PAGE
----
Activists demand justice for Marikana massacre victims

16 August 2017 - 20:01 By Tariro Washinyira‚ Groundup
A policeman takes aim at protesting miners near Lonmin's Marikana platinum mine, Rustenburg, on August 16 2012. When the shooting eventually stopped, 34 miners lay dead or dying. In the days before the massacre, an estimated 3000 miners had gathered on a rocky outcrop near the mine in a wildcat strike.
A policeman takes aim at protesting miners near Lonmin's Marikana platinum mine, Rustenburg, on August 16 2012. When the shooting eventually stopped, 34 miners lay dead or dying. In the days before the massacre, an estimated 3000 miners had gathered on a rocky outcrop near the mine in a wildcat strike.
Image: Reuters

About 100 people protested outside Parliament today demanding justice for the victims of the Marikana Massacre.

The protest was organised by Right2Know Western Cape. It coincided with other activities in Gauteng and KwaZulu-Natal to commemorate the Marikana Massacre on 16 August 2012‚ when 34 mine workers were killed by police during a strike to demand a wage of R12‚500 a month.

The protesters chanted slogans and sang songs denouncing the government for not taking action against the police and politicians and not compensating the families of the dead miners. They also held placards reading “SAPS kills”‚ “Murder for profit” and “Remember Marikana”.

Members of several organisations including Southern African Faith Communities Environmental Institute‚ Reclaim the City‚ Ndifuna Ukwazi‚ Social Justice Coalition‚ Public Transport Voice and #UniteBehind protested alongside Right2Know.

Right2Know said that Deputy President Cyril Ramaphosa‚ who was a non-executive director of Lonmin at the time of the massacre‚ had conspired with the government to treat mine workers as criminals to defend the interests of the mining company.

Right2Know speaker Siviwe Mdoda said: “Instead of mediating and supporting the workers‚ the government decided to shoot them.

When I say I want justice I do not mean just prosecuting the politicians but justice for the families of the striking workers who were the breadwinners. These families have sunk into deeper poverty. No one is helping them. The families should be compensated. Charges against the leaders of the striking workers should be dropped.”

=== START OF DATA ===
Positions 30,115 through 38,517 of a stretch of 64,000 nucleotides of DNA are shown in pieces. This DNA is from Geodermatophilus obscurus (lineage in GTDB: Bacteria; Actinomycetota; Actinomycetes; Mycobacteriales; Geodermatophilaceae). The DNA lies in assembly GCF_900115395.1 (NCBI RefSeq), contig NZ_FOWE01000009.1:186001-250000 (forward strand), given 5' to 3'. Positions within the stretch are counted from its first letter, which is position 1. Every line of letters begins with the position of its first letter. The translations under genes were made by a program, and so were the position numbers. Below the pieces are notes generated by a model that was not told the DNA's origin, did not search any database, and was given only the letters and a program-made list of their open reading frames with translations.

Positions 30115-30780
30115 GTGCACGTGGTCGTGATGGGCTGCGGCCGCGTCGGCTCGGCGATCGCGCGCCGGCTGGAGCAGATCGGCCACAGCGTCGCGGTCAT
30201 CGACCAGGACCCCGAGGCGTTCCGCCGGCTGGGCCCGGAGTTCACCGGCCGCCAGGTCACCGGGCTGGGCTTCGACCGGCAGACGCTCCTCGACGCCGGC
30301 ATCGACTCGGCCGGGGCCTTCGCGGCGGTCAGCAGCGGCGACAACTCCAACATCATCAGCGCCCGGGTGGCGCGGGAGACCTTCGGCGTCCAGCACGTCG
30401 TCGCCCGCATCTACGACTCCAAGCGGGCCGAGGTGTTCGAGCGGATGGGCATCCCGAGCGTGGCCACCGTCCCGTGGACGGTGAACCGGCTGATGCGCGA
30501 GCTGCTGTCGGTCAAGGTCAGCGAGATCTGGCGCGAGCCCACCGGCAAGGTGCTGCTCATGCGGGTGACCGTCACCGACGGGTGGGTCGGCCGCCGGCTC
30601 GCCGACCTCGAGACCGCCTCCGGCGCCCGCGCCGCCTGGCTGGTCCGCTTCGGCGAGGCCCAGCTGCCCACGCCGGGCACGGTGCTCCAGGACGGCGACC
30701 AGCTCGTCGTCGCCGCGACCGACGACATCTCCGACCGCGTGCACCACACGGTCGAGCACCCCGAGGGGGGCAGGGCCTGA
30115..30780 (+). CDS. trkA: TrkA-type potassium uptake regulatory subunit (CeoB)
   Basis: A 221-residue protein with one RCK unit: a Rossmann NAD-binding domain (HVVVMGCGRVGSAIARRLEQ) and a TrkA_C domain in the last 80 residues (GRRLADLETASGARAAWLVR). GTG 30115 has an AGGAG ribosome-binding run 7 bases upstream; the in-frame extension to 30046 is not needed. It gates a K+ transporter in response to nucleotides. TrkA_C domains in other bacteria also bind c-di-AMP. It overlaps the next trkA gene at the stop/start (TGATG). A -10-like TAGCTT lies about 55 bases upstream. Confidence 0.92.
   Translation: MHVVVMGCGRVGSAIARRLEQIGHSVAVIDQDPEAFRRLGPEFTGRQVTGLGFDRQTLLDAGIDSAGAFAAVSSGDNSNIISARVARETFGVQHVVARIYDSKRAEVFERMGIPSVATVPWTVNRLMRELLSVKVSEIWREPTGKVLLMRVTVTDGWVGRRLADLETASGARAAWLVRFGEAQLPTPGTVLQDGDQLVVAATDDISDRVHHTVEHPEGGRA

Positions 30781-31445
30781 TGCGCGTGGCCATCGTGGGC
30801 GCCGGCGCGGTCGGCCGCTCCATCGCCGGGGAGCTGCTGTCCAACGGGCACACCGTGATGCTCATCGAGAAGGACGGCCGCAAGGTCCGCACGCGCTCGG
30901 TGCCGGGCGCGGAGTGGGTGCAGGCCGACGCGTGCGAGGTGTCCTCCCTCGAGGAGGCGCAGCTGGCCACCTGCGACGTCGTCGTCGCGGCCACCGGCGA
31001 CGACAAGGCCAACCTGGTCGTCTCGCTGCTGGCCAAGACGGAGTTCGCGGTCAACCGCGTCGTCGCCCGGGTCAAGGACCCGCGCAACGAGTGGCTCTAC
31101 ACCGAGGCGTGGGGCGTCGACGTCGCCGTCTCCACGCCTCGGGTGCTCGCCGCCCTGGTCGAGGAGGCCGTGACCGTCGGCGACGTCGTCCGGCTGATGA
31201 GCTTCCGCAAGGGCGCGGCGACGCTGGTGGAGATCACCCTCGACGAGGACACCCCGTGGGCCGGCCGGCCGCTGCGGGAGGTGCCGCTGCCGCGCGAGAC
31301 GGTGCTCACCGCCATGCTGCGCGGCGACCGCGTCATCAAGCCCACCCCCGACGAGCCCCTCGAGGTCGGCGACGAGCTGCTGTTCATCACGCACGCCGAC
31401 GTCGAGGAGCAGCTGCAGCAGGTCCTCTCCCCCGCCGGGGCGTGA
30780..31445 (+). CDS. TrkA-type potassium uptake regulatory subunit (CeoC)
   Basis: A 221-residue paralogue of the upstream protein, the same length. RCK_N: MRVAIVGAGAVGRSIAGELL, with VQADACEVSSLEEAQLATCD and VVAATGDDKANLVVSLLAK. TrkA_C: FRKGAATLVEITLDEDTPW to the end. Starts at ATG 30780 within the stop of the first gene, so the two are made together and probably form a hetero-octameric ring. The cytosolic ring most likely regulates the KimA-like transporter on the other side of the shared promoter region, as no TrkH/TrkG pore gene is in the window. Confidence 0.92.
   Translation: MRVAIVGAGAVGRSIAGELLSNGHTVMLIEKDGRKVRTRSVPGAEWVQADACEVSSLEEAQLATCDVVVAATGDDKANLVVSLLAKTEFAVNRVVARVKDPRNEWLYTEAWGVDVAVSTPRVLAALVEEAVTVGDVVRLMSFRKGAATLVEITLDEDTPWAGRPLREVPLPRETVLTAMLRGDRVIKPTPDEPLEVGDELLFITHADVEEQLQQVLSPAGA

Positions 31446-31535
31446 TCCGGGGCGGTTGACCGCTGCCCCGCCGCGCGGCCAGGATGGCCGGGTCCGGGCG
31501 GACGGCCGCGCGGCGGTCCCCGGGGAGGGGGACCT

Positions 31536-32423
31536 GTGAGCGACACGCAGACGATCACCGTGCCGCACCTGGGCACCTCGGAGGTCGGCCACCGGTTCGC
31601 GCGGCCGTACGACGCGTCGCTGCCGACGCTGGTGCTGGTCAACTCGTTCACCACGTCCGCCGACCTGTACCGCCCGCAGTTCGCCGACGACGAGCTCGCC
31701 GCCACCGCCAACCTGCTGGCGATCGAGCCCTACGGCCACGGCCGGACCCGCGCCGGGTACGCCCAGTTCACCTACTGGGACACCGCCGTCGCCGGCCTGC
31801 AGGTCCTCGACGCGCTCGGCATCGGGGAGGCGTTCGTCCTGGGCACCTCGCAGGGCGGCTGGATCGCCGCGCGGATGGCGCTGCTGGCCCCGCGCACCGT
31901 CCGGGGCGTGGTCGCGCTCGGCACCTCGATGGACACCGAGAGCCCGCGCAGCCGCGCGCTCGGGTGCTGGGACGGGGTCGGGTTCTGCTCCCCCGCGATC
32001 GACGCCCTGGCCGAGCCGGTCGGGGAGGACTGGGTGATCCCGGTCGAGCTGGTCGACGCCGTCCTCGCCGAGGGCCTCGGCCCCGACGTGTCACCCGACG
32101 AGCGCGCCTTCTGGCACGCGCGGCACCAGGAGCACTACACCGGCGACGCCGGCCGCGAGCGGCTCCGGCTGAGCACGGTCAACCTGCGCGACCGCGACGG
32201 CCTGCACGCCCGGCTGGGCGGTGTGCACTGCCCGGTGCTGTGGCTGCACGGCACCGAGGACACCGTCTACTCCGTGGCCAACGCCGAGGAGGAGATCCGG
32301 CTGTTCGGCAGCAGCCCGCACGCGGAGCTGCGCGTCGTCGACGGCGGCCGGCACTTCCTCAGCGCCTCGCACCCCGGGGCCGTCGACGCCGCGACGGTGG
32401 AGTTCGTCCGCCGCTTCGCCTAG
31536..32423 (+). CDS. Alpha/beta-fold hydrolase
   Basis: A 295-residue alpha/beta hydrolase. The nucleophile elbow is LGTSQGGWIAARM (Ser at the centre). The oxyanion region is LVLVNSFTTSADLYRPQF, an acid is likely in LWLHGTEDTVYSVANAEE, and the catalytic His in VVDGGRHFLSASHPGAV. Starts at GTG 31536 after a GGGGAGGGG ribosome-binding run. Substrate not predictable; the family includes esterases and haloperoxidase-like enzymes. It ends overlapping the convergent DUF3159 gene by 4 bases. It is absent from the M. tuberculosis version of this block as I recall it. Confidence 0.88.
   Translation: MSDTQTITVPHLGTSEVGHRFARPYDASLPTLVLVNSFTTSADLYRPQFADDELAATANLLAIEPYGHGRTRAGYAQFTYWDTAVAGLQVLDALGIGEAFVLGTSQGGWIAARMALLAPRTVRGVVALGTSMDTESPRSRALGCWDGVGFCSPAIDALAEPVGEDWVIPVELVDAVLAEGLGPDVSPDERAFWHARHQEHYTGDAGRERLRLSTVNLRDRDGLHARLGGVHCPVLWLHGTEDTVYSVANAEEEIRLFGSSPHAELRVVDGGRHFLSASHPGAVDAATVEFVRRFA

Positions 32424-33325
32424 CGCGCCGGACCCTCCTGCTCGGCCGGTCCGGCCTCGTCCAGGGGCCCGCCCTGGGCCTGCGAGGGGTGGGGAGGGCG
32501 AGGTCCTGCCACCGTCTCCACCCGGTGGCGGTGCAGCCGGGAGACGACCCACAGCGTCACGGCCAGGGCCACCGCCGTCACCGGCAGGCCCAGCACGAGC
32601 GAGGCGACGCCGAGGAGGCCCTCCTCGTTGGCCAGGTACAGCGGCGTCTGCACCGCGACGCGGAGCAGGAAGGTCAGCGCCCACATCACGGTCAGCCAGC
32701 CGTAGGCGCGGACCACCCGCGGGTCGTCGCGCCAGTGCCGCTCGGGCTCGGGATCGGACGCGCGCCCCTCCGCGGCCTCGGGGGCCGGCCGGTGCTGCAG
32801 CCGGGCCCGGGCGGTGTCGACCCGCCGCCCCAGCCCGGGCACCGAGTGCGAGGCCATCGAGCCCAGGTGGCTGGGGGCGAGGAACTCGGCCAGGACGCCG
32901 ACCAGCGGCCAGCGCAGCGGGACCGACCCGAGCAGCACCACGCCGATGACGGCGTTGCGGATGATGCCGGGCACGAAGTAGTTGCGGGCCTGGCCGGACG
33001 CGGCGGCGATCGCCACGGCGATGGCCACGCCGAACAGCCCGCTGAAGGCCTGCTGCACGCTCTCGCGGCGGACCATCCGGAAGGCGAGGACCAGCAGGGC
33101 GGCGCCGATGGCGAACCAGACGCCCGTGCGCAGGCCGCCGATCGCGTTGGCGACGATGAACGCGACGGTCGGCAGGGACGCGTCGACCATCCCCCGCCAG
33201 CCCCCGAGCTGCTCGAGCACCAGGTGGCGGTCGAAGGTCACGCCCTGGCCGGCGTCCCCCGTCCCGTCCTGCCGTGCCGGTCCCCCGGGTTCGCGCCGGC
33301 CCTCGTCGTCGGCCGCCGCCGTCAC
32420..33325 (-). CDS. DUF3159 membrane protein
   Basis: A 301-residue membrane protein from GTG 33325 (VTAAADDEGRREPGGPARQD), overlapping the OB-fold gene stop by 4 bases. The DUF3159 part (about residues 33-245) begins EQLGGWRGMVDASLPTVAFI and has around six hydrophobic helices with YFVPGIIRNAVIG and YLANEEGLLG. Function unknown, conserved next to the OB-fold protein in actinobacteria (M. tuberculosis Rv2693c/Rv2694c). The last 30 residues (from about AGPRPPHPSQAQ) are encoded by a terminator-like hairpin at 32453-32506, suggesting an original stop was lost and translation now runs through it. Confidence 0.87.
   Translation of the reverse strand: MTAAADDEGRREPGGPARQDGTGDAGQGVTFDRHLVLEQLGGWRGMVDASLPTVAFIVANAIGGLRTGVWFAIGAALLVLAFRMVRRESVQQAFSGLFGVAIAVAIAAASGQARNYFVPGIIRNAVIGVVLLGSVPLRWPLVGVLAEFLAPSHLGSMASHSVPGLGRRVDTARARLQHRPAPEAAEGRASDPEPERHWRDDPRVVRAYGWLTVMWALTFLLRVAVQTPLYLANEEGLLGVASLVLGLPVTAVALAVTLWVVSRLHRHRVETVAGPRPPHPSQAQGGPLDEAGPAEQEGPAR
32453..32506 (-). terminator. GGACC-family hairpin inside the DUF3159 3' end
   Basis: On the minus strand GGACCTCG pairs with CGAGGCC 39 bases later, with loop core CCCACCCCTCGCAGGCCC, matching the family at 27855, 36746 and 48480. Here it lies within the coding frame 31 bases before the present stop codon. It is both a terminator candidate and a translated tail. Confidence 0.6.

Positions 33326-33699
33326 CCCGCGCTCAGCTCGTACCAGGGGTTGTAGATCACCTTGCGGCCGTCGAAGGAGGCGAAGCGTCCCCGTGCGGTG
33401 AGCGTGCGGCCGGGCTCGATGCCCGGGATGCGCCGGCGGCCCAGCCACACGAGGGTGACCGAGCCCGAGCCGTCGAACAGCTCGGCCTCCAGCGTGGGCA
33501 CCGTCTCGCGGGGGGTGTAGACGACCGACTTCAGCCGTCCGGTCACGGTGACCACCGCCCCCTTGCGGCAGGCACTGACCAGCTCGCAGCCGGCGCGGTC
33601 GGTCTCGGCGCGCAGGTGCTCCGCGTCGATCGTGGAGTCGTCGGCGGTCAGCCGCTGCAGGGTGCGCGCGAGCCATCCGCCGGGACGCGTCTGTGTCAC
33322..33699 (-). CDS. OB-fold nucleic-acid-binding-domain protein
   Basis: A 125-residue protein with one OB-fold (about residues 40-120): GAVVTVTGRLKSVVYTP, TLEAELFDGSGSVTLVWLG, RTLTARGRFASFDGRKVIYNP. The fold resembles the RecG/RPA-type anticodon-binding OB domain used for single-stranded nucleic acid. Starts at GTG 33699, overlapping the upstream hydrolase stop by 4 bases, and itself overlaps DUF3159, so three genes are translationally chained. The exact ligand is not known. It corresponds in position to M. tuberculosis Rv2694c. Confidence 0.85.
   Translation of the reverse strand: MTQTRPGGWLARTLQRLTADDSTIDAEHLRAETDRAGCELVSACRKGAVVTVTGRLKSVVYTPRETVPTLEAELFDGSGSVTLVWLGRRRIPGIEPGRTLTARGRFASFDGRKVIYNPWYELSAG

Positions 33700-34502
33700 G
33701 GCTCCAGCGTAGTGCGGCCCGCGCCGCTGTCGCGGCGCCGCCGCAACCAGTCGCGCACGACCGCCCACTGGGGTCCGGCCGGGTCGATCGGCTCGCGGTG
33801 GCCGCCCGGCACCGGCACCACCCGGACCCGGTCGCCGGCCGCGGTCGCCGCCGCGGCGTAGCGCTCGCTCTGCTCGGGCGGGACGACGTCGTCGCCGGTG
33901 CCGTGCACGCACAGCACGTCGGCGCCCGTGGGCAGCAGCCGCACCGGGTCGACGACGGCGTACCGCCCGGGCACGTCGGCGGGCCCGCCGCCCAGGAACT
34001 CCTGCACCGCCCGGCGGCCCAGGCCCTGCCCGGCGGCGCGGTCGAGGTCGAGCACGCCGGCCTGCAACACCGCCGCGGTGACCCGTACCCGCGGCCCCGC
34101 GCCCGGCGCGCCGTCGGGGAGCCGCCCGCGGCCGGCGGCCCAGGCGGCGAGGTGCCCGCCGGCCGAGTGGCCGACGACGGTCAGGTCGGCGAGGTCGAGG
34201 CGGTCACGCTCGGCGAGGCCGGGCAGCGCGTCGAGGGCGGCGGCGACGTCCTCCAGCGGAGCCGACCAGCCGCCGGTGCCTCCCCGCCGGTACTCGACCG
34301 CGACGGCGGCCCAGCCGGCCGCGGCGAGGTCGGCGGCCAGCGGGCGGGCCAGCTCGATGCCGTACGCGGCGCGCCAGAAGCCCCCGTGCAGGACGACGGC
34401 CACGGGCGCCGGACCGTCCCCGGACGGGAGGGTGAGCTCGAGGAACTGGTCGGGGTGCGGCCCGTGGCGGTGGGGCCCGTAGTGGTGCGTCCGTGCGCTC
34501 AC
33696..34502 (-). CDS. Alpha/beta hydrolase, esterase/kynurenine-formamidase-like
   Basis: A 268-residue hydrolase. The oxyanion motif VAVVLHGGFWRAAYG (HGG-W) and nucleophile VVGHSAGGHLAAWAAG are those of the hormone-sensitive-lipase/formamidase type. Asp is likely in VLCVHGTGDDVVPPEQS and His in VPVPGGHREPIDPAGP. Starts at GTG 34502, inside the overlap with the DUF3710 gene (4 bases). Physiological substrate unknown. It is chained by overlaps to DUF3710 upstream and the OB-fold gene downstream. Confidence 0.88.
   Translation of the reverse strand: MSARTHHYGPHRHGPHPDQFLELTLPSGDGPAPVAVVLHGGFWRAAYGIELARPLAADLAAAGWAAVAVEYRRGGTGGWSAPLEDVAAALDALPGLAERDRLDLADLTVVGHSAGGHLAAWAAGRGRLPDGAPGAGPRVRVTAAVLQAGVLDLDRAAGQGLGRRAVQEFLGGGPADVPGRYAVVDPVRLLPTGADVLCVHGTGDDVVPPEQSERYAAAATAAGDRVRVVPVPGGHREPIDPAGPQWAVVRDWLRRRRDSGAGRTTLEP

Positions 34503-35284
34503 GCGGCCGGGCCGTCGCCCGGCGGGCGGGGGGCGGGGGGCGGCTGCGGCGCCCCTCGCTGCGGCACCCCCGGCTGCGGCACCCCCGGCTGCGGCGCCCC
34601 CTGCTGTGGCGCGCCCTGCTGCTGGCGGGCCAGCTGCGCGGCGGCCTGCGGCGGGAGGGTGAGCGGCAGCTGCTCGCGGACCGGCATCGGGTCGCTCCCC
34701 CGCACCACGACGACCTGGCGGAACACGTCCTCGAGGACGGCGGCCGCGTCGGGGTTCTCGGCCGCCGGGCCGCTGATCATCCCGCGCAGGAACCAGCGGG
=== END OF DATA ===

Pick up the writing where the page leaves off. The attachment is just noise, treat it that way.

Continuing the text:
Gugulethu community leader Ma Nowi Mdayi said she was at the march to demand justice for the widows and children of Marikana who had been promised houses and better education. She said the widows were still staying in shacks and some of the children had dropped out of school. “Our government should stop playing with people’s lives and giving them false hope. They forget that these people voted for them.”

Sanele Madolo from Monwabisi Park in Khayelitsha said‚ “I want to see justice done to the victims of Marikana. They killed those strikers like dogs and no proper investigation was done.”

 

In a memorandum handed to Ashika Singh of the Department of Justice and Constitutional Development and to Sergeant Zoleka of the South African Police Service‚ Right2Know said that all miners must be given a living wage of R12‚500 and the families of the dead mine workers must be given compensation by the government. Promises made by Lonmin to mine workers and the surrounding communities must be fulfilled‚ including building quality houses for mine workers.

If Lonmin failed to assist widows of the murdered mine workers the company should be nationalised‚ Right2Know said.

This article was originally published by GroundUp.

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